Bringing a Passion for Nature to the Business World
Inspired by his childhood fascination with the outdoors, current Sustainability Management student Zach Bogoshian joined the program to implement lessons from nature to our current environmental challenges. In the program, this hopeful notion has manifested itself as a passion for creating innovative networks to connect people with sustainable solutions that don’t discount financial return. As Zach says, “If sustainability doesn’t make economic sense, the intrinsic motivation generated by pursuing sound environmental outcomes simply is not enough to effect change on the scale we need.”
1. What drew you to the Master of Science in Sustainability Management (MSSM)?
The three-pronged focus: policy, hard science, and business. One thing that really separates MSSM from other sustainability programs is the focus on making the business case for sustainability programs and practices. If sustainability doesn’t make economic sense, the intrinsic motivation generated by pursuing sound environmental outcomes simply is not enough to effect change on the scale we need.
2. What inspired you to work in sustainability?
My parents shared the glory of the natural world with my siblings and me early on. We camped everywhere – hiked, swam, climbed, explored, learned – from Yosemite and Big Sur to Zion and Death Valley. I grew fascinated by the adaptability of Mother Nature. Her grace and strength and creativity in the face of change and challenge struck me as something we as humans should learn from and work with as we move forward as a society. And that hopeful notion is why I now work in sustainability.
3. What do you intend to do professionally once you achieve your degree?
I intend to work for an organization to maximize its resource efficiency today in building design and operations, supply chain, and product life cycle, while also seeking opportunities for future innovation using new technologies, best practices, and the power of networks and behavioral science.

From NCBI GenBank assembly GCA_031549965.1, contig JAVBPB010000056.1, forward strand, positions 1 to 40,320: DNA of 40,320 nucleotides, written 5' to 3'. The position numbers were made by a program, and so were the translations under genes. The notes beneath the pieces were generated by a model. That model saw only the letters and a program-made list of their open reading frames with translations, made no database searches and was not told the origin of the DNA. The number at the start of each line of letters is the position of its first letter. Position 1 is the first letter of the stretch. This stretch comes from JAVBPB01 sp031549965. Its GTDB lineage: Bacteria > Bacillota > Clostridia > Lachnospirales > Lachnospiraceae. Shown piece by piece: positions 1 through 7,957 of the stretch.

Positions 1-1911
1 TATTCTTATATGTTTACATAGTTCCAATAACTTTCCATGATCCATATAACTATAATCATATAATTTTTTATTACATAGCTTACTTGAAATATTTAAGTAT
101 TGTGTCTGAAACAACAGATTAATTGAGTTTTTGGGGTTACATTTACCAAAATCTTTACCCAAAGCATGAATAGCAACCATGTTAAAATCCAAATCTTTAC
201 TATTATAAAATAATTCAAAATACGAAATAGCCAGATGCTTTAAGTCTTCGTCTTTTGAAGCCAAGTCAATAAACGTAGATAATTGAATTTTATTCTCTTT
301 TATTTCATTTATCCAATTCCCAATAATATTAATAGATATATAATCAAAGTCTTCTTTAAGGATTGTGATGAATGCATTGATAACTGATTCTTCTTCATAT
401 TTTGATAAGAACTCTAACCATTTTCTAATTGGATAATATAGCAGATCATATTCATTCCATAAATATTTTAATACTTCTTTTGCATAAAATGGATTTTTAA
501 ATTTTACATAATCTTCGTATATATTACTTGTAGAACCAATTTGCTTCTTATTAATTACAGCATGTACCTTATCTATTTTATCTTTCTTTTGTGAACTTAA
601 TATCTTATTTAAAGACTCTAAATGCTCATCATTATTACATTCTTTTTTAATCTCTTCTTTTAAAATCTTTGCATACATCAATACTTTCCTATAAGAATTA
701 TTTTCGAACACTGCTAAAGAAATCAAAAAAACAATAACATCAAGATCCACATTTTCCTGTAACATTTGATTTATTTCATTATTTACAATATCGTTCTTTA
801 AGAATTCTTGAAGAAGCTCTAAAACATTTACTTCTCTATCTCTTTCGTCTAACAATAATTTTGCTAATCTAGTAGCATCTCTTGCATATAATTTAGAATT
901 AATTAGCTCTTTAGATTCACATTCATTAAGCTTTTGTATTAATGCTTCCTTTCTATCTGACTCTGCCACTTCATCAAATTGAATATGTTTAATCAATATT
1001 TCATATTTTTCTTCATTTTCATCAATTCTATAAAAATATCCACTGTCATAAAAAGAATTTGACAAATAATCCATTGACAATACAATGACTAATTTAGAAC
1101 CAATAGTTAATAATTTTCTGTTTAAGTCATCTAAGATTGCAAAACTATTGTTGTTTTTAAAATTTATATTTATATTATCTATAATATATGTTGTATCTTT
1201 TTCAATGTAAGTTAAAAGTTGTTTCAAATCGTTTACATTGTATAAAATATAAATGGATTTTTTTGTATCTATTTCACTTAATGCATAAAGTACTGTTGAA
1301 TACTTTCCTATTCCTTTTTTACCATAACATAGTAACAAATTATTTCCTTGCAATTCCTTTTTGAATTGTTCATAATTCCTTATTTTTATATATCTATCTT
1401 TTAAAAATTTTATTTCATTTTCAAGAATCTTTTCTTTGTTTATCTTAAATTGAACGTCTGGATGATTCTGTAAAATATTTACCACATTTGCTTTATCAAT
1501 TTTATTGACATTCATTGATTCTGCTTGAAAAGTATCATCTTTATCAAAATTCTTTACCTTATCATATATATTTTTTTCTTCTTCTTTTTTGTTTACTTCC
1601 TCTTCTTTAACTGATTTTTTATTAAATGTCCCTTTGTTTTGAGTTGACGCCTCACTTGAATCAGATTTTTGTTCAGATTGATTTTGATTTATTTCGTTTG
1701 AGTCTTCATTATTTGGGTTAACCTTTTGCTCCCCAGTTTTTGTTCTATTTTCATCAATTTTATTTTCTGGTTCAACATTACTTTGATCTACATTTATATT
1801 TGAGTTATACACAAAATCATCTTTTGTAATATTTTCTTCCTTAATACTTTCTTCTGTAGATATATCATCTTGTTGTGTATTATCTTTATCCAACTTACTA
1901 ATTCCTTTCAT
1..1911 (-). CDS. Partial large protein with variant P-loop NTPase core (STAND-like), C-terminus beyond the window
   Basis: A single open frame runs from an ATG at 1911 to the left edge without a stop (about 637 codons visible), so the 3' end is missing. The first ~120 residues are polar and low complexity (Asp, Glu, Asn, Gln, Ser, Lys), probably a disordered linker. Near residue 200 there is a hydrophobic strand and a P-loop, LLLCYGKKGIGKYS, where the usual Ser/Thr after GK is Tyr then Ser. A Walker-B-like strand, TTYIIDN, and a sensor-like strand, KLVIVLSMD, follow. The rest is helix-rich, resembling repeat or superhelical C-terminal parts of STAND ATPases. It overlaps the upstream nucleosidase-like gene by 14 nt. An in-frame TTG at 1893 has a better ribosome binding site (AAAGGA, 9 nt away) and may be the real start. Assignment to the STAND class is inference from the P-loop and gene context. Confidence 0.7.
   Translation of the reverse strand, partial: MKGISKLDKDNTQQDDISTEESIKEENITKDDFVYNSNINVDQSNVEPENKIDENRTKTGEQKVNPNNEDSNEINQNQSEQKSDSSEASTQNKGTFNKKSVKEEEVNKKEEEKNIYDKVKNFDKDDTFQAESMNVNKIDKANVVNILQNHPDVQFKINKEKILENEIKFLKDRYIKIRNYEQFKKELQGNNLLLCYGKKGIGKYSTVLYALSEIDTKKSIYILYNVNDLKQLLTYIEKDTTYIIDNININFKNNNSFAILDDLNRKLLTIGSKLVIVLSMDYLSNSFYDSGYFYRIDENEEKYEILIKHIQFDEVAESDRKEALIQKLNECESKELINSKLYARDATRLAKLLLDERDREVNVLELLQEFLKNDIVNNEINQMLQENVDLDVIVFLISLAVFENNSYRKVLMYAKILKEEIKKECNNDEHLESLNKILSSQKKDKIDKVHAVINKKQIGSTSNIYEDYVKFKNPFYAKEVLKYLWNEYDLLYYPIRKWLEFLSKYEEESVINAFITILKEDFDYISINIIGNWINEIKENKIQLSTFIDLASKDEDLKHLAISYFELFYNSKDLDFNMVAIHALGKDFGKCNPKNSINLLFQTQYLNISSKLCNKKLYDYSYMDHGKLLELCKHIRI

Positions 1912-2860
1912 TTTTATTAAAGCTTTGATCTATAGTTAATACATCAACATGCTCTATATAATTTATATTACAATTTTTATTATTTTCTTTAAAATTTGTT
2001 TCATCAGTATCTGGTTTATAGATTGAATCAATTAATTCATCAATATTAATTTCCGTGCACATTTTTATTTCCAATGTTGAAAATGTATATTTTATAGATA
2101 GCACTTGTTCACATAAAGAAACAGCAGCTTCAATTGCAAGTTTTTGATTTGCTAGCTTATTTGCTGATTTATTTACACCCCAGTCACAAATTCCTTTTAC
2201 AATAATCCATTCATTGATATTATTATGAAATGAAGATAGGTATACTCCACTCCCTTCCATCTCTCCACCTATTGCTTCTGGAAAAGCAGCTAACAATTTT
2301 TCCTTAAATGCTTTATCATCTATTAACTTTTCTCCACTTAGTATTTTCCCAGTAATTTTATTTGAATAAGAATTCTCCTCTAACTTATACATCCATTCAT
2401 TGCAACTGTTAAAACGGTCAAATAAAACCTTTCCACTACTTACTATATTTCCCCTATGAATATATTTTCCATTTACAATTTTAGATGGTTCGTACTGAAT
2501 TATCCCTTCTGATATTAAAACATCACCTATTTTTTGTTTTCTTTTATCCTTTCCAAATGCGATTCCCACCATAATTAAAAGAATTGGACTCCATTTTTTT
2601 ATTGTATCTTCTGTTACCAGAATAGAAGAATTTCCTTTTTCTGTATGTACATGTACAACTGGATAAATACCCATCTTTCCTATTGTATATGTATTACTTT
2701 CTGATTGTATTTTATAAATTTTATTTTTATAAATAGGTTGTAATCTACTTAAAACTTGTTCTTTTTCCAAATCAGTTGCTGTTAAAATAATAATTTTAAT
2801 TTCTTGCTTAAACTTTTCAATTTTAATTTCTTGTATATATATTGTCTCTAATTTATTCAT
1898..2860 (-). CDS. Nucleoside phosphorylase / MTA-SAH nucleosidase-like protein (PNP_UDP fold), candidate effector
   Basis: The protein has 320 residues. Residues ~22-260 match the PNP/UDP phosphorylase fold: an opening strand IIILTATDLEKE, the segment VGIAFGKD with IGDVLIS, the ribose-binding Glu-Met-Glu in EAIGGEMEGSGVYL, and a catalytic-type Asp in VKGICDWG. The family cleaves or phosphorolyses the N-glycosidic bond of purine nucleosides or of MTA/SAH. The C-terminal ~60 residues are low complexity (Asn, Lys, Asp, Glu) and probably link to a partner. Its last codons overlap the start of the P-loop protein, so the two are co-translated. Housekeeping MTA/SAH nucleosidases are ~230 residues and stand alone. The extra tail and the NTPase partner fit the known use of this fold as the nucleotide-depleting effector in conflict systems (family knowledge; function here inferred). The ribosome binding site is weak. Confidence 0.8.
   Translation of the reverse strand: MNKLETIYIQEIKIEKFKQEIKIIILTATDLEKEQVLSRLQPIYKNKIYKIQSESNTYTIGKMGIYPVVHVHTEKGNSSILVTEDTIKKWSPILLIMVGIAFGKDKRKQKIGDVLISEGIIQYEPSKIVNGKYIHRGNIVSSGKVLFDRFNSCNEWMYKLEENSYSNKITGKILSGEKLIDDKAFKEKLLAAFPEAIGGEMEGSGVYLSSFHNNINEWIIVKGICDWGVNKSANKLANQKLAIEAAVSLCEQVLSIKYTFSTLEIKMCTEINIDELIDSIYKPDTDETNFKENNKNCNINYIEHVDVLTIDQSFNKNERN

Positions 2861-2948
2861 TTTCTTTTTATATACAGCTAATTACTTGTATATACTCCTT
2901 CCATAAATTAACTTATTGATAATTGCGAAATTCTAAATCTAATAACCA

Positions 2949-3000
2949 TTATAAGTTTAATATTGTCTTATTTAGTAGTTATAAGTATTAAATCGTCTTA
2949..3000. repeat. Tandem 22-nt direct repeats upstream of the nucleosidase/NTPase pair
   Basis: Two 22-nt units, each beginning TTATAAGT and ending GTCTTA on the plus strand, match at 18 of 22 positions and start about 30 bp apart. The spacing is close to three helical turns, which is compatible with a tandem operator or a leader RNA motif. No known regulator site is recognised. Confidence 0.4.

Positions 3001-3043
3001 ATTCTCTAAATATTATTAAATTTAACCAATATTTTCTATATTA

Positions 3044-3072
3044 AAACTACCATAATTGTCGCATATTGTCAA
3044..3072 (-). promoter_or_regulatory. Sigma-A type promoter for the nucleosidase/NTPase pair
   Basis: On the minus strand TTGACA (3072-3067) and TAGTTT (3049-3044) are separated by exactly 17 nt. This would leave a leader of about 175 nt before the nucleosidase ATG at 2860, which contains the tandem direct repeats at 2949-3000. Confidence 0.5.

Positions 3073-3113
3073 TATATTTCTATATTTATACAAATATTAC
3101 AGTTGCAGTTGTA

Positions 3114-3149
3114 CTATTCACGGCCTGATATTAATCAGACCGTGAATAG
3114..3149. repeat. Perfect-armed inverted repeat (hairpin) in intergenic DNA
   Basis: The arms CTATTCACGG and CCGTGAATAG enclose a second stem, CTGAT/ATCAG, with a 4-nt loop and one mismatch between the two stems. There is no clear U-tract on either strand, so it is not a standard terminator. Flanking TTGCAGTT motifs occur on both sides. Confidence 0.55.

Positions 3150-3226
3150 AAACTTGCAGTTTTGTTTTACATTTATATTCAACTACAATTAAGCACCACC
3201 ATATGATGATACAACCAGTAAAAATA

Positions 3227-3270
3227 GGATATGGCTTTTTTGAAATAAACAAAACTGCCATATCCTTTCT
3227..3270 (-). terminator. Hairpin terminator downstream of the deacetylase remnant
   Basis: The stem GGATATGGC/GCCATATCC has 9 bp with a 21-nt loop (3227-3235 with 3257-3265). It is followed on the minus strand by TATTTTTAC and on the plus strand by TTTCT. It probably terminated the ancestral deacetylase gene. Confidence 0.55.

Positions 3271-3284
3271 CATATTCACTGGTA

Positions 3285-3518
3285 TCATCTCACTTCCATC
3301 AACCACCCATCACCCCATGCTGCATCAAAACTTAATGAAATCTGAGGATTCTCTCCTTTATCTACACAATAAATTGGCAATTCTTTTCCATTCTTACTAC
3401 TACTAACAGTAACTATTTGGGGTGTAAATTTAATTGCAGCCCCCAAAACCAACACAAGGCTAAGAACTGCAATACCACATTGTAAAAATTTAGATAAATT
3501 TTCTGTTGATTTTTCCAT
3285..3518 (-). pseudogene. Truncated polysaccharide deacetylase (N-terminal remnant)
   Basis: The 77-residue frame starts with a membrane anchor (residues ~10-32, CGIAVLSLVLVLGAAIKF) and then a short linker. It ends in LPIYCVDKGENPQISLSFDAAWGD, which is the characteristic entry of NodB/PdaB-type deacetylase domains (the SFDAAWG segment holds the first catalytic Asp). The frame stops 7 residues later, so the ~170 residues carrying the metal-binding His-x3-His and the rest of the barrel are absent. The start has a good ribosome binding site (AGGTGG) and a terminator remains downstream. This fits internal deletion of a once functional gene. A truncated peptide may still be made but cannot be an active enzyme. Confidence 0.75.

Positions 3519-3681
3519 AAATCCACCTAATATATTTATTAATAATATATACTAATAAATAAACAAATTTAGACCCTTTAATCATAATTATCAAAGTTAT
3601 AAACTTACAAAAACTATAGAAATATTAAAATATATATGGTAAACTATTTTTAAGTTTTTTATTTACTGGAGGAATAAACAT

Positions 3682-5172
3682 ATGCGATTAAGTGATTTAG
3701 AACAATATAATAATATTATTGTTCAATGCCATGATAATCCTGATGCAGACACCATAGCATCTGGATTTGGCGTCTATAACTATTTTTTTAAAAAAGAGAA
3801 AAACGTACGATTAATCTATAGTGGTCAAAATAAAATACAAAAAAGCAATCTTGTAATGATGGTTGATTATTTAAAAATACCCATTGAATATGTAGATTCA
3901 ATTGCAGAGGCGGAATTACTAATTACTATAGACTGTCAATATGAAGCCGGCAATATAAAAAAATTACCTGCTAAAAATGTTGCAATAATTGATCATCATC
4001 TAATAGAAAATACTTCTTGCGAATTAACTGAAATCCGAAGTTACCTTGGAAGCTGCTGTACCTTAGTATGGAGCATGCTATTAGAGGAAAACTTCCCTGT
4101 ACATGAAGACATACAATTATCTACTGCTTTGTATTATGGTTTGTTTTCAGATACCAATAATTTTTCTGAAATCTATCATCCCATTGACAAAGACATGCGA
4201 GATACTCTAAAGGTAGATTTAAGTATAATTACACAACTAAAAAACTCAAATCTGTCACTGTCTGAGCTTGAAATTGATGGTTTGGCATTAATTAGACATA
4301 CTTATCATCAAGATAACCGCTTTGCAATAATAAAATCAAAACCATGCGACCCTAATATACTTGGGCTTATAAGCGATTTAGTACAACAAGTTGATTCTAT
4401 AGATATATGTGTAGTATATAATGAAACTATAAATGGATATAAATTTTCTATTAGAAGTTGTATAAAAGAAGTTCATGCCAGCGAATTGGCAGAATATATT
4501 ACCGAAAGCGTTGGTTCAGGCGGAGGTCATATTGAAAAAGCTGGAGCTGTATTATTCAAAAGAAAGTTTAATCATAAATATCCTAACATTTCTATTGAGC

4. What do you think is the most important sustainability challenge?
There are a lot of answers here – these are complex challenges humanity currently faces. But I think a few key challenges that can accelerate progress at scale are education and connectivity. A lot of smart, creative people are innovating and finding sustainable solutions, but being able to share what works and what doesn’t where it matters most is absolutely crucial.
5. What skills and tools have you acquired through the program so far?
I’ve been able to develop skills that align with my professional values. Specifically, the program has offered opportunities to sharpen my soft skills through the varied interactions with students, staff, guest lecturers, and the larger community through school projects, networking and professional development events, happy hours, IM sports, etc. But I’ve also collected a fantastic set of hard skills that are constantly evolving, in finance (company/portfolio building and analysis), understanding and anticipating market dynamics, accounting (NPV, IRR, ROI), energy efficiency (benchmarking, building envelope thermal and moisture analysis, energy procurement), etc.
6. Beyond the classroom, what extracurricular sustainability related have you engaged in with your fellow Sustainability Management students?